“We Have Only Seen This Market Anomaly Twice Before: In 1999 And 2006”
May 29th, 2017 by Jason B. Vanclef
With one bank after another – including Goldman, JPM and BofA – quietly urging investors in recent weeks to head for the exits in a time when the Fed is not only hiking rates but warning about “vulnerabilities from elevated asset positions“, over the weekend the latest bank to join the bearish chorus was Citi, and specifically Jeremy Hale’s cross-asset team, which in a moment of surprising honesty writes that “eight years into the cycle – and one where QE has been the asset market driver – virtually every market appears rich“, including stocks, bonds and credit.
According to Hale, this pervasive lack of value “presents the biggest challenge in setting medium term asset allocation tilts” and reminds his readers that as a result he has adopted a fairly defensive approach to the reflation trade, by going overweight cash.
More important still is his observation that at this juncture, even Citi’s own internal projections have become contradictory, and notes that “views and the input forecasts from our asset class specialist colleagues have started to diverge somewhat. Note how EA credit spreads are seen to widen whilst EA equity returns are still strongly positive in our forecast horizon.” This is important because as the Citi analyst writes, “with our credit colleagues worried about ECB taper at rich valuations and equity strategists focused on earnings, such a divergence may well happen, but historically is somewhat of an anomaly.”
How much of an anomaly? Well, “the only recent time we have seen such a direction of travel is late cycle in 1999 and 2006. In both episodes, credit essentially signaled that the final equity blow out was occurring.”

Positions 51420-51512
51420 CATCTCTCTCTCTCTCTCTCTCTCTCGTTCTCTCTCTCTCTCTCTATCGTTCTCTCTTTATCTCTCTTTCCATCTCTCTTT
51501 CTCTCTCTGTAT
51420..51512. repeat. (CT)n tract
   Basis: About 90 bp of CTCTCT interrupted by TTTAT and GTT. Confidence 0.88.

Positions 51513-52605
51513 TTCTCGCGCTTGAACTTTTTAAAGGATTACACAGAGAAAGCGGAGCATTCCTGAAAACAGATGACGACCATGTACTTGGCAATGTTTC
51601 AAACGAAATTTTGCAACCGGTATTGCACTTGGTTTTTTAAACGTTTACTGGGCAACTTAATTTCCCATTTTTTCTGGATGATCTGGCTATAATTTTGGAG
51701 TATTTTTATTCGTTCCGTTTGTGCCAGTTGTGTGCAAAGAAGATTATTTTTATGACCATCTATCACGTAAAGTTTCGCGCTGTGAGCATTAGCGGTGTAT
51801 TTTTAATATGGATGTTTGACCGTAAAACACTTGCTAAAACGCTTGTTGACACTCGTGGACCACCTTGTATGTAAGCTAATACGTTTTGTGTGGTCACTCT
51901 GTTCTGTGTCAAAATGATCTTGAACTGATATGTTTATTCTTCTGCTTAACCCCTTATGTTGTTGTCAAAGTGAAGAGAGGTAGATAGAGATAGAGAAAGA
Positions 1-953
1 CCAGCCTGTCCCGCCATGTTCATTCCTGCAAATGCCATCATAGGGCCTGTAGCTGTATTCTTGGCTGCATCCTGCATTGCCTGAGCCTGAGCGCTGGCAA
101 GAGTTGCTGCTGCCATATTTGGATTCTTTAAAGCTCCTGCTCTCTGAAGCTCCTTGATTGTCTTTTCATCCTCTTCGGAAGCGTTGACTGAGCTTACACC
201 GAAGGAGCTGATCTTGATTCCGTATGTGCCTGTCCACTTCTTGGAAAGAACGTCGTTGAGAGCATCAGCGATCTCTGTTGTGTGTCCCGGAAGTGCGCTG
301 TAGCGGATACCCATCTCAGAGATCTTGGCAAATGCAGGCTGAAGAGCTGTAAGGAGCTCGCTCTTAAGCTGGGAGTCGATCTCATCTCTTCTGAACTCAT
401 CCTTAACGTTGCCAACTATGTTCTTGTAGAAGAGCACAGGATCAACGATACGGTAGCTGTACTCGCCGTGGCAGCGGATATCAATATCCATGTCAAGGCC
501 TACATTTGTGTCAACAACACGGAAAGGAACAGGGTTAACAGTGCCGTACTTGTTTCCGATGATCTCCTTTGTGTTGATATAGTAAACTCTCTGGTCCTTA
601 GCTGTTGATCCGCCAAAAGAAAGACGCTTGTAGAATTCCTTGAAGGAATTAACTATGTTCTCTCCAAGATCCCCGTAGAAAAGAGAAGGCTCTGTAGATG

And while Citi lays out numerous familiar reasons that substantiate its call for caution, including central bank tightening, China’s credit impulse sliding, the collapse of the reflation trades, stretched PE multiples, the risk of higher yields, what we found most interesting is the bank’s discussion of what to monitor to determine if the cycle is finally ending. Here’s Citi:
More and more questions are being asked about the length of the current cycle and whether we are approaching end-cycle should US fiscal stimulus not be forthcoming.
One factor we monitor in this respect is corporate borrowing. Here, on both the Fed’s Flow of Fund data set, as well as on commercial and industrial loan data, corporates are recently less willing to re-leverage further (Figure 15).
In past cycles, when corporate leverage turns over, so too do equity redemptions, thus changing demand and supply dynamics in favor of credit over equities. Thus the peak in the black line in Figure 15, LHS tends to coincide with the peak in the red line and has a short lead to the peak in the blue line (relative market performance). Note also that once leverage turns over, we are usually only a few quarters from the end of the business cycle.
Of course, the data is also pretty volatile and leverage peaks are only really visible for sure after the event. The latest data for Q4 may be contaminated by Electoral/ tax reform uncertainty, the impact on energy company borrowing of low oil prices and equity bulls argue that earnings are more able to finance capex anyway now. But this is certainly worth monitoring with the next Flow of Funds print for 2017 Q1 due around mid-June. A sustained decline in corporate leverage would, in our view, warrant a move to overweight credit vs. equities.
Which is a simpler way of saying that at the end of the day, any Keynesian system (such as this one) is contingent on debt: debt creation means the system grows, and debt destruction means economic contraction, recession, deflation, and general turmoil. According to the chart above, we are this close from the debt destruction phase…